Concentration in the Stock Market

CNBC had a piece this week that looked at how top heavy returns in the stock market have been this year. They showed 3 stocks — Amazon, Netflix and Microsoft — alone make up more than 70% of the gains in the S&P 500 and Nasdaq 100 indexes:

When you include Apple, Google (I refuse to call this company Alphabet), and Facebook those numbers jump to an absurdly high 98% and 105%, respectively.

The obvious takeaway here would seem to be that 2018 market returns (around 5% for the S&P and 14% for the Nasdaq 100) are all being driven by a handful of names. And if that handful of stocks ever come back down to earth, which they’ve been wont to do on occasion, watch out below.

The simplest explanation for these staggering numbers is the fact that this is how market capitalization weighted indexes work. By definition, the largest stocks will have a bigger impact on the returns than the smaller stocks.

For instance, Amazon has added nearly $285 billion in market cap this year alone. This number is insane when you consider Amazon’s entire market cap was $285 billion in April of 2016. That $285 billion gain this year is the same size as the total combined market cap of the 40 smallest stocks in the S&P 500.

Many of the names in that list of the 40 smallest stocks by market cap have had good returns this year:

  • TripAdvisor +70%
  • Robert Half International +21%
  • Envision Healthcare +29%
  • AES Corp +23%
  • Nordstrom +14%

But those stocks aren’t going to move the needle as much as Amazon or Microsoft or Apple because they don’t carry the same weights as the large tech stocks.

It would also be more concerning that the gains were so concentrated at the top if the S&P 500 was the only thing going up this year. Spoiler alert — it’s not.

Small cap stocks are up around 10% in 2018. Mid caps have risen almost 6%. Micro caps, the smallest stocks in the market, making up a measly 2% of the total, are up more than 13% this year.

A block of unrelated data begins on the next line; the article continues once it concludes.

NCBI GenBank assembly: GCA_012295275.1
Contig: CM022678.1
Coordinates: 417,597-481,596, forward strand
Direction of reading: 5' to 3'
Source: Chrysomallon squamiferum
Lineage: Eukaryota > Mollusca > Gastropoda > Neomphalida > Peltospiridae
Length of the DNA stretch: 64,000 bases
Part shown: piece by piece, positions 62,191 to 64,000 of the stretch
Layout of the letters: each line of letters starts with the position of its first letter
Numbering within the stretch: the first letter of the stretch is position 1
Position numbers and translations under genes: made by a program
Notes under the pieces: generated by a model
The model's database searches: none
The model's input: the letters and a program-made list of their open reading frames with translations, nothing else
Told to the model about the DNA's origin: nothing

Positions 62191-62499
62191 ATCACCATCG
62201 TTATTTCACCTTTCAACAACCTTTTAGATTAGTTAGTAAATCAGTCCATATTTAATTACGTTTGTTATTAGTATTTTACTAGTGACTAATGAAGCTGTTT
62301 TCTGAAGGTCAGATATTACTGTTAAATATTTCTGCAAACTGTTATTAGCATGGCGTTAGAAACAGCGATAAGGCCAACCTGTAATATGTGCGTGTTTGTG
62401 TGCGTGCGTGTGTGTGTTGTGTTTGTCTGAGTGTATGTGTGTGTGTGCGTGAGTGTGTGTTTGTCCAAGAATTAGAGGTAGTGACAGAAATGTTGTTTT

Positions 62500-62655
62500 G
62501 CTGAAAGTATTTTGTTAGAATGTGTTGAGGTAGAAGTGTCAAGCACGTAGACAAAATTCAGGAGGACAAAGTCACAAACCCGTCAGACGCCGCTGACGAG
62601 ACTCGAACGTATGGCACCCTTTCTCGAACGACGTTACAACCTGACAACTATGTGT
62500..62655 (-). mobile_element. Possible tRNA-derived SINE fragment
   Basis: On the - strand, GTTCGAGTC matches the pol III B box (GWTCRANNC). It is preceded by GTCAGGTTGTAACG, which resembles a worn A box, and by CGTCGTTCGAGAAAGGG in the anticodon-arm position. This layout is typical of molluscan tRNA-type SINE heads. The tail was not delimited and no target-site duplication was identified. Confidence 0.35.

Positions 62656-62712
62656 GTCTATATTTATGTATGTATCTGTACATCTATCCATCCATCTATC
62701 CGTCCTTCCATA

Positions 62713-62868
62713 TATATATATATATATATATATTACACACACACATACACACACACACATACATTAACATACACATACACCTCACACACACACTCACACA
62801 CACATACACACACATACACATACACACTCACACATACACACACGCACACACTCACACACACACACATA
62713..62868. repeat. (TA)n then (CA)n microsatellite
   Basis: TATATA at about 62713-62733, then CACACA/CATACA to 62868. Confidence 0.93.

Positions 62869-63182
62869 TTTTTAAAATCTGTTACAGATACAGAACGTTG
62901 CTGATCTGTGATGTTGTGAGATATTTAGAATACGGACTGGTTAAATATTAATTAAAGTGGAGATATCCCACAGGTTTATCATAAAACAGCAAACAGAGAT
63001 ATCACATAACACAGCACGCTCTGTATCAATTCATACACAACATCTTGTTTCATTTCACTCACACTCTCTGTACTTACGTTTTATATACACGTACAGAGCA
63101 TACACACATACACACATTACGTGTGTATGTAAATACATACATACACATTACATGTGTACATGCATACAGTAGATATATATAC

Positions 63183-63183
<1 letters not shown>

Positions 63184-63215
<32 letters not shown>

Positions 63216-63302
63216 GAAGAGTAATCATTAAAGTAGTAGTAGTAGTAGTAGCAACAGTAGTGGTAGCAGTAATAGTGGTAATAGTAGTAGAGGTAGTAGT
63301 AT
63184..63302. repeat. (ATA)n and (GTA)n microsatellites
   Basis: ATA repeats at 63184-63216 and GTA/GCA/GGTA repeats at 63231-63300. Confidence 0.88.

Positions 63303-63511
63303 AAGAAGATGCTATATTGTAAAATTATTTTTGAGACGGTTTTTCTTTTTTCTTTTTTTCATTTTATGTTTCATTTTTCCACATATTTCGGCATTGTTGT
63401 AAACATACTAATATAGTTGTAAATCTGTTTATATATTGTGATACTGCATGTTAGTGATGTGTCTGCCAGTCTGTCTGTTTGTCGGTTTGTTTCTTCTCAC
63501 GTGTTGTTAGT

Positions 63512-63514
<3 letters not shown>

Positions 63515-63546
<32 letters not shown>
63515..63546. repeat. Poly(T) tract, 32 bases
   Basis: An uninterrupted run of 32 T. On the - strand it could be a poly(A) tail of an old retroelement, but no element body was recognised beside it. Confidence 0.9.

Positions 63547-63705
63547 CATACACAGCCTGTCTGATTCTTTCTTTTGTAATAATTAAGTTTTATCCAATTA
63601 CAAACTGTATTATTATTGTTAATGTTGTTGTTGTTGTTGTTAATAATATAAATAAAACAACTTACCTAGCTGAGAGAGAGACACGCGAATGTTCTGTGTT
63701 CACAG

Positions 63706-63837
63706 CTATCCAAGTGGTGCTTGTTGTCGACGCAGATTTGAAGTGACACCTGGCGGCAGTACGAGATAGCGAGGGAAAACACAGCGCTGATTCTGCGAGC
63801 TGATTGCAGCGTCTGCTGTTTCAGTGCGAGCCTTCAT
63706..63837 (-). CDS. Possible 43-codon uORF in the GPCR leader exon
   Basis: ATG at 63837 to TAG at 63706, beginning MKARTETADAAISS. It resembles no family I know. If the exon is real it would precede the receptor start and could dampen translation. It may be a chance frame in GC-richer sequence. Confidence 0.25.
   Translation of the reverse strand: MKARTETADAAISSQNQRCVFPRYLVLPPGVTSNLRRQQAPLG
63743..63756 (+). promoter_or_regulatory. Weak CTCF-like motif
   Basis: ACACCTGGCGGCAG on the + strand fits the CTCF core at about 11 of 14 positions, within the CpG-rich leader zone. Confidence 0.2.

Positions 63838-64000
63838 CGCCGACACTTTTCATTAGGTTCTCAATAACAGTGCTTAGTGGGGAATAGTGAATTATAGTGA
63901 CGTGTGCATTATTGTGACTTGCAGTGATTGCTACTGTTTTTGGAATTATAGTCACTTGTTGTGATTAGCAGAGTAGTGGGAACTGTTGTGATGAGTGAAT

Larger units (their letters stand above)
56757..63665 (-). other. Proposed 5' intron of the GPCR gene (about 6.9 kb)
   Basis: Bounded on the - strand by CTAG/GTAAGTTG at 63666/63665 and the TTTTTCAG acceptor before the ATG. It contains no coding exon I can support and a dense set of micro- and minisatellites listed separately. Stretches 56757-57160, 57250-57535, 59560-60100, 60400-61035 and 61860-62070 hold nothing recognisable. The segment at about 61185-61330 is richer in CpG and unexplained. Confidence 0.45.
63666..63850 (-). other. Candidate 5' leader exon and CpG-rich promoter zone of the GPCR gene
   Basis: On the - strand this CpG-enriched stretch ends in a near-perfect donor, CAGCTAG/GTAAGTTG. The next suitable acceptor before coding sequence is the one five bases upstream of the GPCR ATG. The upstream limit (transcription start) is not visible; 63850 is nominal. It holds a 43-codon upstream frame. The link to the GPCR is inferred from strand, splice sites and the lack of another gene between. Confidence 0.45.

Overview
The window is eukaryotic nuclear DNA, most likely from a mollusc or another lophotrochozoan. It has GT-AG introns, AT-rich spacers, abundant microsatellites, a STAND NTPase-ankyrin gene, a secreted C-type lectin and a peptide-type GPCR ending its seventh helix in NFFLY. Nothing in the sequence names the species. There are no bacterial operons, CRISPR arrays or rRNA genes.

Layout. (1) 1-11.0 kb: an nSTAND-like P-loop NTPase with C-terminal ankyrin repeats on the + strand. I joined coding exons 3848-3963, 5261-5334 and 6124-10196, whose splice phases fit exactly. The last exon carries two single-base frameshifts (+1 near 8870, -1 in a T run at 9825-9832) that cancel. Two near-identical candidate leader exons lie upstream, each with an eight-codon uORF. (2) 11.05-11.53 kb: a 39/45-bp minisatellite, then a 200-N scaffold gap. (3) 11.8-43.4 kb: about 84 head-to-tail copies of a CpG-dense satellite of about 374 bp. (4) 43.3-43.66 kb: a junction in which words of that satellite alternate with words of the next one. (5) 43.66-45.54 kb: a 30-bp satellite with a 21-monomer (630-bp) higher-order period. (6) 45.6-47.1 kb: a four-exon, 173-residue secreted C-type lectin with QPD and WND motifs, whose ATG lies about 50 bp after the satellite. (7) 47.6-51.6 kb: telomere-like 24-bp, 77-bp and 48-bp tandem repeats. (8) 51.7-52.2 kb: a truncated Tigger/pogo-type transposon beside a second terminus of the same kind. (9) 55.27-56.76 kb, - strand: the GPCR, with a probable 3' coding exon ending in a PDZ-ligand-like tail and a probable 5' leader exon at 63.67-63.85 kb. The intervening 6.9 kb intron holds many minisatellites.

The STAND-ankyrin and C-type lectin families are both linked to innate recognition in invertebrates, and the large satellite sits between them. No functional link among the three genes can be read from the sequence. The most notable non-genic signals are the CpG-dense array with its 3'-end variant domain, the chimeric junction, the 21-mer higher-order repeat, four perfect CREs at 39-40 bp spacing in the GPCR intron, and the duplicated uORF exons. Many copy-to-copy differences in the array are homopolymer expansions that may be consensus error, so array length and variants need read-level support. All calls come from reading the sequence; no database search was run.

Another way of looking at this is the advance-decline line, which is a way to track market breadth by comparing the number of stocks rising with the number of stocks falling. Here’s the latest reading set against the S&P 500:

If there were only a few stocks rising you would see a large divergence between these lines. Instead, we see the advance-decline fairly inline with the stock market. This tells us that there are far more stocks rising than just a few of the biggest names.

It may feel odd to see performance being driven by so few stocks but this is how the stock market generally works over time. The majority of returns come from a handful of names. It’s like this over both short and long time frames.

Data from Hendrik Bessembinder showed that from 1926 to 2015:

  • Less than half of all monthly stock returns in the U.S. are larger than the one-month Treasury bill rates (meaning most stocks don’t outperform cash).
  • Just 42.1% of stocks have a lifetime return greater than T-bill returns while half deliver negative lifetime returns.
  • Over half the wealth created in the stock market came from the 86 top-performing stocks, around 0.33% of the total.

This doesn’t mean other stocks didn’t do well over this period, just that the most wealth was created in the stocks that grew to be the biggest (which seems sort of obvious when you think about it).

It can also be instructive to look at how some of the other biggest names are performing this year:

Yes, tech stocks are the big winners. No, this won’t last forever. But it’s also true that financial or energy stocks at the top of the market won’t be laggards forever either. It’s quite possible that they can offset some of the relative losses when we do finally see a mean reversion in technology.

Here are a few takeaways to wrap things up on this topic:

  • If you’re invested solely in a total market or S&P 500 index fund, then yes, your returns will likely be driven by a handful of stocks. This is simply the way market cap weighting works, for better or worse.
  • If you’re diversified outside of the market cap weighted indexes, that means your returns are going to look different at times. Going lower on the cap-weighted spectrum has been a net positive this year. Last year large caps outperformed micro, small and mid caps. So it goes when diversifying.
  • The concentration of returns in the stock market is one of the most underrated reasons for diversifying your investments. No one knows where the huge gainers will come from each year or over the long run. Diversifying gives you a chance to allow the outlier winners to overshadow the outlier losers.
  • None of this data I’ve presented here means the stock market can’t fall from here. We certainly could see what many would call an overdue correction in tech stocks that brings down the rest of the market with it. Or investors could get spooked by something else which could send micro caps, small caps, mid caps and mega caps all reeling.
  • But the stock market is not currently being driven by just a handful of stocks. In fact, the fact that smaller companies are outperforming this year is a tell-tale sign that this isn’t the case. Whether it lasts or not, this is a full-fledged market rally where every capitalization size is taking part in the gains.

Further Reading:
The Biggest Stocks

Now here’s what I’ve been reading lately:

 

 
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